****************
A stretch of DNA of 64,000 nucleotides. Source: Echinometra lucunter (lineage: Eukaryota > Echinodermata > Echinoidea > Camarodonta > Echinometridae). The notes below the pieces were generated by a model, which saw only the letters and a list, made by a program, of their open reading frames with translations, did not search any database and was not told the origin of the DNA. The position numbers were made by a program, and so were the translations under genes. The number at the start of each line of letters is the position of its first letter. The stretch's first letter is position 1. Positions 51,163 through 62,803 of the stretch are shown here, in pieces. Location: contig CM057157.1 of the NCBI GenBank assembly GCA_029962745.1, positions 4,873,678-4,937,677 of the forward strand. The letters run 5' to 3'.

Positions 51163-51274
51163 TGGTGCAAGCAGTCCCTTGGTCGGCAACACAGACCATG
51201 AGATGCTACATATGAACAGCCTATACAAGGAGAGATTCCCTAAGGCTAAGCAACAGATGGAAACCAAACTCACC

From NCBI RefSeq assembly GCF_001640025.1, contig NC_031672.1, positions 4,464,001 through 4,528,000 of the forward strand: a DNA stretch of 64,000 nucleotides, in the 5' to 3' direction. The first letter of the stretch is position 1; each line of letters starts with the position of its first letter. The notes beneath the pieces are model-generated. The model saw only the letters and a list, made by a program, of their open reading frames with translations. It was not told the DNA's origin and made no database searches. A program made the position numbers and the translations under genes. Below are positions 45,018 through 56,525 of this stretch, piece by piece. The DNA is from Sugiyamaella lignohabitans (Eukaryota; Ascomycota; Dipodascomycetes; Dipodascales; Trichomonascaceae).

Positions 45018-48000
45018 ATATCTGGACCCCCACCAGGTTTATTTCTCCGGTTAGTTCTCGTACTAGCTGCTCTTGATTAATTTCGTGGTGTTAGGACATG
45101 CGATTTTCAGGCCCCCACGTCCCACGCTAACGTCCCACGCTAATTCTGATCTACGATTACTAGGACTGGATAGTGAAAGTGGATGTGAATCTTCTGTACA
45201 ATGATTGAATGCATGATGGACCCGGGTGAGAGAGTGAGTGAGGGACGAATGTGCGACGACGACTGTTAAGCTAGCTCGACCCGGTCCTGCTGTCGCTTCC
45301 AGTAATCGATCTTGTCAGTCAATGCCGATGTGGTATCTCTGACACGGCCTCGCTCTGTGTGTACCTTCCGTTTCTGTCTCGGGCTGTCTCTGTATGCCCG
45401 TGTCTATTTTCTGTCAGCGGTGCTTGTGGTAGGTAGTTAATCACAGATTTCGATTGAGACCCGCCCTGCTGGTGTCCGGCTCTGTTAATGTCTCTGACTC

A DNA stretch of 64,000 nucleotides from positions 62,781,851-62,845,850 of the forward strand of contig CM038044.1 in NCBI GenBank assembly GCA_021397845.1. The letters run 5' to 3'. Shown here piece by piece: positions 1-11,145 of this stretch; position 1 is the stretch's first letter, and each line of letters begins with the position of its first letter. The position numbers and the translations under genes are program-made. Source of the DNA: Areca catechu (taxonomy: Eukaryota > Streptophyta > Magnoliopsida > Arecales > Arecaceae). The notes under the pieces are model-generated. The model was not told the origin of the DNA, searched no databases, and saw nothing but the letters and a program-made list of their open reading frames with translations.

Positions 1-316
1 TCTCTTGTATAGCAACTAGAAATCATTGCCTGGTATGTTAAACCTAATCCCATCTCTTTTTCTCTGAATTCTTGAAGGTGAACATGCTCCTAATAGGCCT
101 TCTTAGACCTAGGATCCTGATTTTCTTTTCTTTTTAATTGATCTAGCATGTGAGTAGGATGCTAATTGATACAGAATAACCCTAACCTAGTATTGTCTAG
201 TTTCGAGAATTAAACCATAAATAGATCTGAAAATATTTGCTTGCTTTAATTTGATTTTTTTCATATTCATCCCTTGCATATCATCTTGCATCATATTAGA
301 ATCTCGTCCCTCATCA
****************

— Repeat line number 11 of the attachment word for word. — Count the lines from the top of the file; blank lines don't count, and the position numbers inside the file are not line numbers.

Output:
45401 TGTCTATTTTCTGTCAGCGGTGCTTGTGGTAGGTAGTTAATCACAGATTTCGATTGAGACCCGCCCTGCTGGTGTCCGGCTCTGTTAATGTCTCTGACTC